Review: Stamboul Ghosts, John Freely
By Luke Frostick
I feel free in Istanbul.
That’s because you are an American.
You don’t read or write about Istanbul without running into John Freely’s work at some point or another. He was a prolific writer with around forty books to his name. Istanbul was a subject which he was one of the definitive experts on. Most of the interesting anecdotes I tell visiting relatives about street X, mosque Y or han Z have been shamelessly plagiarised from one or more of his books. John Freely died last year at a grand old age and the last book he wrote before his death is now out. Stamboul Ghosts is a deeply personal work about Istanbul as it was and the people that made their lives here.
It is quite a short book. Stamboul Ghosts is organised, rather than chronologically or geographically, around the people that were important to John Freely while he lived in istnabul. Although it touches on other dates, it is mostly focused on the first period he and his wife lived in Istanbul in the 1960s and 1970s. Interspersed with John Freely’s text are black and white photographs of Ara Güler, who Freely knew, which are as eye-catching as always. It is then finished with a particularly moving afterword by Maureen Freely, his daughter, a great translator and famous Turcophile in her own right.
This isn’t really a book for people who don't know about John Freely. Each chapter is dedicated to a friend of his that he knew in this period; his ghosts. It details their lives, the way they intersected with his and his families’ with a mix of humour and tragedy that is mostly effecting despite some slightly wooden prose and repeated homeric references that don't really add anything. Mixed in with these personal anecdotes is his seemingly endless well of glorious tid bits about the history of the city. Quite frankly it wouldn’t be a John Freely book without me saying something like “huh I didn’t know that Trotsky lived on Büyükada.” At this point I feel if one of his books said that pack of velociraptors ran amok in Balat on April 5th 1975, I don’t know who would have the authority to challenge that claim. I particularly enjoyed the chapter about his friend Hilary Sumner-Boyd with whom he wrote Strolling Through Istanbul, probably his most famous book on the city. Through the stories in the book he also touches on the life of the city, politics of the time, history of Robert College and a few particularly interesting glimpses into the gay community.
However, as I said above, Stamboul Ghosts, unlike a lot of his bibliography, isn’t about the city really, nor is it about notables like James Baldwin or Yasar Kemal who make appearances then gracefully bow out. It is more about an idea of Istanbul in the 60s and 70s and its small clique of bohemians, alcoholics, artists and “Odd men out” (the euphemism for gay men). Just like the lost generation of Hemingway, Fitzgerald and Stein in Paris, Istanbul became a sort of shelter for oddballs like Freely and that is the feeling that he successfully captures.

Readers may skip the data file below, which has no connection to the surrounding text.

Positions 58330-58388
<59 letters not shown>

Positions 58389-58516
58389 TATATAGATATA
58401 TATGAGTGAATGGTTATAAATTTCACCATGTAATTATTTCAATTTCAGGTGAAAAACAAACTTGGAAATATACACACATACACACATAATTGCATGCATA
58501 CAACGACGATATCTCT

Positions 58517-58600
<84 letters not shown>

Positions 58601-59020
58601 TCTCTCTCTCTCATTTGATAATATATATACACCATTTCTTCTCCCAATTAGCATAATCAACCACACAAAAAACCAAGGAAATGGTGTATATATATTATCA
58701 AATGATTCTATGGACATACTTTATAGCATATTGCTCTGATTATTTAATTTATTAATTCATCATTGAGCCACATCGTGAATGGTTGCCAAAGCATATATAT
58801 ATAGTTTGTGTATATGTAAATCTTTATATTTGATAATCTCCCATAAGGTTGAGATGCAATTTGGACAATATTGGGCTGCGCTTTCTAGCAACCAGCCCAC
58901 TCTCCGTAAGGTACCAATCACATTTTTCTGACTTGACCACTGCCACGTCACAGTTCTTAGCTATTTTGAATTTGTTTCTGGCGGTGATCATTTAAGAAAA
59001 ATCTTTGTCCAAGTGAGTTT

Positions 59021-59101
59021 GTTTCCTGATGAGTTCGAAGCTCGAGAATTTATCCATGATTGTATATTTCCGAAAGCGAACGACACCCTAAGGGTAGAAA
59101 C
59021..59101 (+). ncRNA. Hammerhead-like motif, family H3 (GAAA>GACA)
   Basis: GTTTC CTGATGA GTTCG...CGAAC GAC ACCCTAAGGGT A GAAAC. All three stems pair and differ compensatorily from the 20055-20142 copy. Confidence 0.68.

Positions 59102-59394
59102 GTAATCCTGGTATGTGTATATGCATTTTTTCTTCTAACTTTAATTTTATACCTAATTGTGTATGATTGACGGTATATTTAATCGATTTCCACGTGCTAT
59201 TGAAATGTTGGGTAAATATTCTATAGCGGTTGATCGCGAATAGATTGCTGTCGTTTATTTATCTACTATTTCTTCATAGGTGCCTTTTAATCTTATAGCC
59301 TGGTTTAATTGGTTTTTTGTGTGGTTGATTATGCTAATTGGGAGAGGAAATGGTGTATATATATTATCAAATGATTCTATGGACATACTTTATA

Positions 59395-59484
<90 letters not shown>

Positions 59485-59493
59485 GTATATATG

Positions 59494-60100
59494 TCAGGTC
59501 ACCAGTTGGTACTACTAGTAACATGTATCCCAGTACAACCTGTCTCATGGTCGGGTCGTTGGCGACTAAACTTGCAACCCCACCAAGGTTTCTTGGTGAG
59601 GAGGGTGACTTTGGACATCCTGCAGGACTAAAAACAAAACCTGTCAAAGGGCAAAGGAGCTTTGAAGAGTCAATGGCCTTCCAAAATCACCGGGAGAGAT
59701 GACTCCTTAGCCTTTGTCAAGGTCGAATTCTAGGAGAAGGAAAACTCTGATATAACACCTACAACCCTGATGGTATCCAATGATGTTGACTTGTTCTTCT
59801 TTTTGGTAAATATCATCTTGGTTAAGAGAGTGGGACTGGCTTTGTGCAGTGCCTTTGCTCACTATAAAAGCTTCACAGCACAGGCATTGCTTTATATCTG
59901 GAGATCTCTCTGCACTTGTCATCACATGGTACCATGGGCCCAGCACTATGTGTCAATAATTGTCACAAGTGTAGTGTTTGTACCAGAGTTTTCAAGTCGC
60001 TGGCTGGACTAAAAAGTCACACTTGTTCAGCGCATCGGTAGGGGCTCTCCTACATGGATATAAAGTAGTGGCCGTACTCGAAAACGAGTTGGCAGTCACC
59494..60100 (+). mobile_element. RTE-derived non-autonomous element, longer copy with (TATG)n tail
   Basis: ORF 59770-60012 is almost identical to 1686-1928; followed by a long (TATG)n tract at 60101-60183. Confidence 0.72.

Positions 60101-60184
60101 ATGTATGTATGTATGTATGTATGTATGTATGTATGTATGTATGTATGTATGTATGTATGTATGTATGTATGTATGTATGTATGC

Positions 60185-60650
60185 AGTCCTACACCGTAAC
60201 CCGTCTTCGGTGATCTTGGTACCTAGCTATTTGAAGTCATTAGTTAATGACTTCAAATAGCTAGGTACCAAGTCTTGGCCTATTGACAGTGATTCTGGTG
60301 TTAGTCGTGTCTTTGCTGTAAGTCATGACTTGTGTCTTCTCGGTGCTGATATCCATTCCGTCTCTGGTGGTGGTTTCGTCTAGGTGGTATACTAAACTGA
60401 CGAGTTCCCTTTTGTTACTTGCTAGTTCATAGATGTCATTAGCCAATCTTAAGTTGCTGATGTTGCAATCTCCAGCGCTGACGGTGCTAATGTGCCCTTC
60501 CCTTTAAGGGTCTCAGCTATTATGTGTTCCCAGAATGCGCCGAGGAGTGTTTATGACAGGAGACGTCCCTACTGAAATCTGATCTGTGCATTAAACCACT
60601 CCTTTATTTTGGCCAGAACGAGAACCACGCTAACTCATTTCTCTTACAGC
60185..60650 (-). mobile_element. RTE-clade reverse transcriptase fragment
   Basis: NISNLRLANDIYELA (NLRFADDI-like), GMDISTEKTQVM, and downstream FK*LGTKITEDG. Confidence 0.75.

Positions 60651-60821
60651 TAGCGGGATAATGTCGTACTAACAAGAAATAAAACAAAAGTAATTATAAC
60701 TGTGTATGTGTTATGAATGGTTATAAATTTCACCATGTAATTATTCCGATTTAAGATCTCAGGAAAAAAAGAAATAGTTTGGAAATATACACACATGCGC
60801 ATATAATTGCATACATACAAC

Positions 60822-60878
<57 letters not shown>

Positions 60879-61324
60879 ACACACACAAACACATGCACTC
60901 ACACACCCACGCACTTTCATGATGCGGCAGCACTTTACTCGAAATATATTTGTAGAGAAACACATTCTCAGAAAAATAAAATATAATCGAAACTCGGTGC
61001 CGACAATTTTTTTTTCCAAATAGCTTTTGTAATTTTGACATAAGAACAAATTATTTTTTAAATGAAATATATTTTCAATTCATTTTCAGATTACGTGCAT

Freely isn’t without his detractors. From the current generation of lost expats, there is sometimes the sentiment that ‘Freely was a dull writer who knew interesting things.’ Others point out that it is unfortunate that the authoritative figure on Istanbul history is an American and not of Turkish origin. I don’t find either argument particularly convincing,though I can see where people are coming from with the second one. However, that there aren’t more books on Istanbul by Turkish writers available to international audiences is on the publishing industry, not him. His depth of knowledge when it comes to Istanbul always makes his books worthwhile.
Istanbul is a constant state of reinventing itself. As Freely says himself, “This book exists so that the exceptional people I had known, and the lost city in which they lived, would not be forgotten.” That’s important. In The Insane and the Melancholy, Ece Temelkuran says “Turkey has the memory of a goldfish.” She is making the point that in the political and social life of Turkey, there is a tendency to forget, or not dwell on the past. You see it in the physical city of Istanbul and in the collective memory. Where the Greek, Armenian and Jewish buildings of the past get turned into cheap hotels and third wave coffee shops, no mention is made of where the Greeks, Jews and Armenians themselves have gone. Buildings like Sansaryan Han, where the state imprisoned and tortured dissidents, get spruced up without any reference to the crimes committed there. Reading this book, I found myself feeling incredibly grateful to John Freely. Through the time I have lived in Istanbul, he has cut through the sometimes hazy collective memory of the city, informed me and pushed me on to discover more.